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African Folk Tales: Anansi And The Alligator
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African Folk Tales: Anansi And The Alligator

International Folk Tales | 3-12 yrs | Reading Pod

Once upon a time, Anansi and the big alligator were good friends. One night when Anansi was out late, he went to the alligator and said, “Dear brother, it’s quite late. Will you please let me sleep here tonight?”

“No problem, you can stay here for the night,” the alligator said politely.

Anansi said to the alligator, “Thank you very much for letting me stay, but I don’t want to bother you much. So I will make myself comfortable in your kitchen, and you can sleep comfortably in the house.”

During those times, there was usually a kitchen built of stone outside every house. Anansi wanted to stay in the kitchen for the night.

“Alright, Anansi. If you insist, you can sleep in my kitchen.”

The alligator’s daughter Ama was a wise girl. She knew that Anansi definitely had some motive behind sleeping in the kitchen. She had overheard the conversation between Anansi and her father.

Ama had an idea. She went out and caught as many scorpions as she could. Ama knew that at night Anansi would definitely look into the kitchen pots for some food. So, she carefully placed the scorpions into the empty pots.

The alligator and Anansi both wished each other goodnight and went to their respective places to sleep.

It was completely quiet at night and one could hear nothing except for the palm trees swaying in the wind. Anansi waited for everyone to fall asleep. At midnight, he got up quietly and crawled towards the pots. Anansi had seen Ama fill some of the pots with scorpions. He did not touch them and took out food from the rest of the pots. He ate all he could and was very contented.

After finishing the food in the kitchen, he started yelling and sucking his hand. The alligator woke up with the noise and asked Anansi if he was comfortable.

“Dear brother, the dog fleas are eating me alive. I cannot stay here anymore,” Anansi said and left the house immediately. After all, he was scared that the scorpions would escape from the pot and bite him at night.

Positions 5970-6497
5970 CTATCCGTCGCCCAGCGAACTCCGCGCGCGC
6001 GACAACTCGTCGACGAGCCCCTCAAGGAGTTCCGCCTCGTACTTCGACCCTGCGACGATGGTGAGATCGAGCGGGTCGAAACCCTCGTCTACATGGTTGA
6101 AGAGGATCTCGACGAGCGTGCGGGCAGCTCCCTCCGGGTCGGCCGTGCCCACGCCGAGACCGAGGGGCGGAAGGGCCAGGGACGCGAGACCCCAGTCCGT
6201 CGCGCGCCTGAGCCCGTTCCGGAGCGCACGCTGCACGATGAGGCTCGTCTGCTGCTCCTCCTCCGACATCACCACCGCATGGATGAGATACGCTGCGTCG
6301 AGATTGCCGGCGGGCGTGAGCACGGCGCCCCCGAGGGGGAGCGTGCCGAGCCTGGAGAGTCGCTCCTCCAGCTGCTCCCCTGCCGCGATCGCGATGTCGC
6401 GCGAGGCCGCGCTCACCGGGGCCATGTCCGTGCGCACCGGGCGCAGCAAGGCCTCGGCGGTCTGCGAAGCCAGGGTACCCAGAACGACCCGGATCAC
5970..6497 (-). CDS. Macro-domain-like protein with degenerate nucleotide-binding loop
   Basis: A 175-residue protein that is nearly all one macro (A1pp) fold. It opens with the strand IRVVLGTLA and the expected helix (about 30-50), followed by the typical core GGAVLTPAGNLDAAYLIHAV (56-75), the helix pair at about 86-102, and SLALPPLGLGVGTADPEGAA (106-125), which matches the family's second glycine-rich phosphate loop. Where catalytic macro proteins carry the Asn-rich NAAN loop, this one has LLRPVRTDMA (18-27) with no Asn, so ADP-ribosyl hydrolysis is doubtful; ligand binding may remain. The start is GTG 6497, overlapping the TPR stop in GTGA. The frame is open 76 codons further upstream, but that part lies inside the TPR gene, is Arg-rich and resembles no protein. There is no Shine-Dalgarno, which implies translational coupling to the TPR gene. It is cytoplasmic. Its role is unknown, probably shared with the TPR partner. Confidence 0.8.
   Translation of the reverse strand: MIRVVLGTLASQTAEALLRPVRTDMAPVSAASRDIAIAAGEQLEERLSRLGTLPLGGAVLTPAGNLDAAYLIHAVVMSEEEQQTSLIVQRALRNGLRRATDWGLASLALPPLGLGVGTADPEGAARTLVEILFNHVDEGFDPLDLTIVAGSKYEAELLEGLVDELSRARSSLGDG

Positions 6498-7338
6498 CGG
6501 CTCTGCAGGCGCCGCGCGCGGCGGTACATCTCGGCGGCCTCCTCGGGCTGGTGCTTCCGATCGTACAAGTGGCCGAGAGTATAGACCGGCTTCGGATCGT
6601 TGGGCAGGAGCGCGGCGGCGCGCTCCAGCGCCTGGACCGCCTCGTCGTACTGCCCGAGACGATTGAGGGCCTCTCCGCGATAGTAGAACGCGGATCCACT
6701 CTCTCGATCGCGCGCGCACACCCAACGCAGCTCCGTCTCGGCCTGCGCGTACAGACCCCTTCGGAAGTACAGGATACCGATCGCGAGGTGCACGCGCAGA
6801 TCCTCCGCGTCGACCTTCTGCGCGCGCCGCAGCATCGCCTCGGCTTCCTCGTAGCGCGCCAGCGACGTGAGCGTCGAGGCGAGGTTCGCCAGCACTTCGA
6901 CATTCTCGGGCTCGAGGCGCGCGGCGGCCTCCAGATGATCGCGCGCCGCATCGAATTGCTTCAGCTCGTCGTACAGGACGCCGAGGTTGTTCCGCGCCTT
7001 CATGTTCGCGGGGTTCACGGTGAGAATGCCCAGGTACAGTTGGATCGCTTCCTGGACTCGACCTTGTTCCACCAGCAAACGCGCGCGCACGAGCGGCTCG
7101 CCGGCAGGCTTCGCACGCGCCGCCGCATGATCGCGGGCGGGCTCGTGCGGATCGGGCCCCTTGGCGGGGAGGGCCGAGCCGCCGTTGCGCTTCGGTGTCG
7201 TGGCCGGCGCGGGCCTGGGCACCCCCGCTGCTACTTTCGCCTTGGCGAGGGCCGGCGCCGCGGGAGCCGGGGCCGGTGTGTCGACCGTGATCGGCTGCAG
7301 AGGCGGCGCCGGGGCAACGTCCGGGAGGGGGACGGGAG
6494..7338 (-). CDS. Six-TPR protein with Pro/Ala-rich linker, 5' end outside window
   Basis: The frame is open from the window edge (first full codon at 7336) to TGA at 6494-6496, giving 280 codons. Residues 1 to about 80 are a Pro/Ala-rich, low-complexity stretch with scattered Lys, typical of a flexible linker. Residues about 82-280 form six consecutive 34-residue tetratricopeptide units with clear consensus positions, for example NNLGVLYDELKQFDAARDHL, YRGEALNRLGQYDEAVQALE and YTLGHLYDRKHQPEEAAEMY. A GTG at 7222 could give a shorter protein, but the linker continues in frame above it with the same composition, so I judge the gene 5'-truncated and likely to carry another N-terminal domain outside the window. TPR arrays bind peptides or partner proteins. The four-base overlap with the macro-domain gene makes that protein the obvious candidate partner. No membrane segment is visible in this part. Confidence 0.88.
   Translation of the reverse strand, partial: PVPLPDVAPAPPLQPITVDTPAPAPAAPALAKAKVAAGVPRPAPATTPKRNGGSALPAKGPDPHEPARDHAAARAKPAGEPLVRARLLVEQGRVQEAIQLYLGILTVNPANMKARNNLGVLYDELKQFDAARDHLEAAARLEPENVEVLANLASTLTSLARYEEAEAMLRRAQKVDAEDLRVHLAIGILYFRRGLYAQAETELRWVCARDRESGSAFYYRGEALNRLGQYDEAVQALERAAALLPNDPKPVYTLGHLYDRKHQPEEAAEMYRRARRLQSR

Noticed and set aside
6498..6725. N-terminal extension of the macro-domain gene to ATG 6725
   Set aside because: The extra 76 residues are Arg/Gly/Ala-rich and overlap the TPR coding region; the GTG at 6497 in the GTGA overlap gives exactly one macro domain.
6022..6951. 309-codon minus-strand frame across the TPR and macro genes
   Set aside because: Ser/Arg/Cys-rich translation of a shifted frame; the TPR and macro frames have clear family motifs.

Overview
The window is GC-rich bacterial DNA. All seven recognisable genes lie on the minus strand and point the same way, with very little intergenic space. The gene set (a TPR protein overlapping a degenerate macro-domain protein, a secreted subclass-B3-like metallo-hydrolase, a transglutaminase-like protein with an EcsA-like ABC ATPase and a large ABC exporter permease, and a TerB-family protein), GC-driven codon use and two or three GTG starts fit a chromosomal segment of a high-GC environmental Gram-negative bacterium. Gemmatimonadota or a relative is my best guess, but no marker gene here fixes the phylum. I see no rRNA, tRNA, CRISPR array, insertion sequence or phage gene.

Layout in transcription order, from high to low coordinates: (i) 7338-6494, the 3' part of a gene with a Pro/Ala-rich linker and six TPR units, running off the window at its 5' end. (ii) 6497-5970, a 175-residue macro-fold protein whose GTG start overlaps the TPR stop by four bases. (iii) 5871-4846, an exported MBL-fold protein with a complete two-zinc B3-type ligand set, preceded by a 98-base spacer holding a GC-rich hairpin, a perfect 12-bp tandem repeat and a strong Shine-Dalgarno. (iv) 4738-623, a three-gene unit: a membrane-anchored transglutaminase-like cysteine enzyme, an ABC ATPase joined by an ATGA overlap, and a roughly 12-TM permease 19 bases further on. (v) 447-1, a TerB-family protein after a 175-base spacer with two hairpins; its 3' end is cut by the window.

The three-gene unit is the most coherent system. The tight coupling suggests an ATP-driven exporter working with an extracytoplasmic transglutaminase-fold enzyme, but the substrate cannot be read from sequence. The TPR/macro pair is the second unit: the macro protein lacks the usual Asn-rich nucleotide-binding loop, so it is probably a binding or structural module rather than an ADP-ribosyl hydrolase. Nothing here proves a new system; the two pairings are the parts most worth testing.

Ama was suspicious of Anansi. She checked if all the food in their pots was intact. She was shocked to find that Anansi had eaten up all the eggs that they had stored in the pots.

“Daddy, Anansi has eaten up all our eggs. Please go out and catch him immediately,” Ama said to the alligator.

The alligator rushed out of his house. While being chased by the alligator, Anansi finally reached the river bank

Anansi saw a boat man preparing his boat for sailing. “Take me to the other side of the river and I will give you half my land,” Anansi said to the boatman. The boatman agreed at once and Anansi quickly slipped into his boat. The alligator swam after him but could not catch the boat.

Once the boat reached the shore, Anansi asked the boatman to wait, and said that he was going to speak to his father about the land. The boatman waited patiently.

Anansi went to his father and narrated the entire incident to him. He instructed his father to tell the alligator and the boatman that he did not know where he was. Anansi started climbing the nearby tree.

After a while, the boatman came to Anansi’s father and asked about him.“I haven’t seen him in days. I have no ideas where he might be,” the father told the boatman.

A little while later, Anansi saw the big alligator approaching him and climbed another tree. Anansi called out to find out if the big alligator could see him.

The alligator looked everywhere but could not find him.

“I will never live in a house again if I can’t find you now,” the alligator said.

He looked and looked but could not find Anansi and started living in the water ever since.

For more interesting African Folk Tales for kids, go to: Indian Folk Tales

For other interesting stories for kids, browse though our huge collection of short stories here: Stories for Kids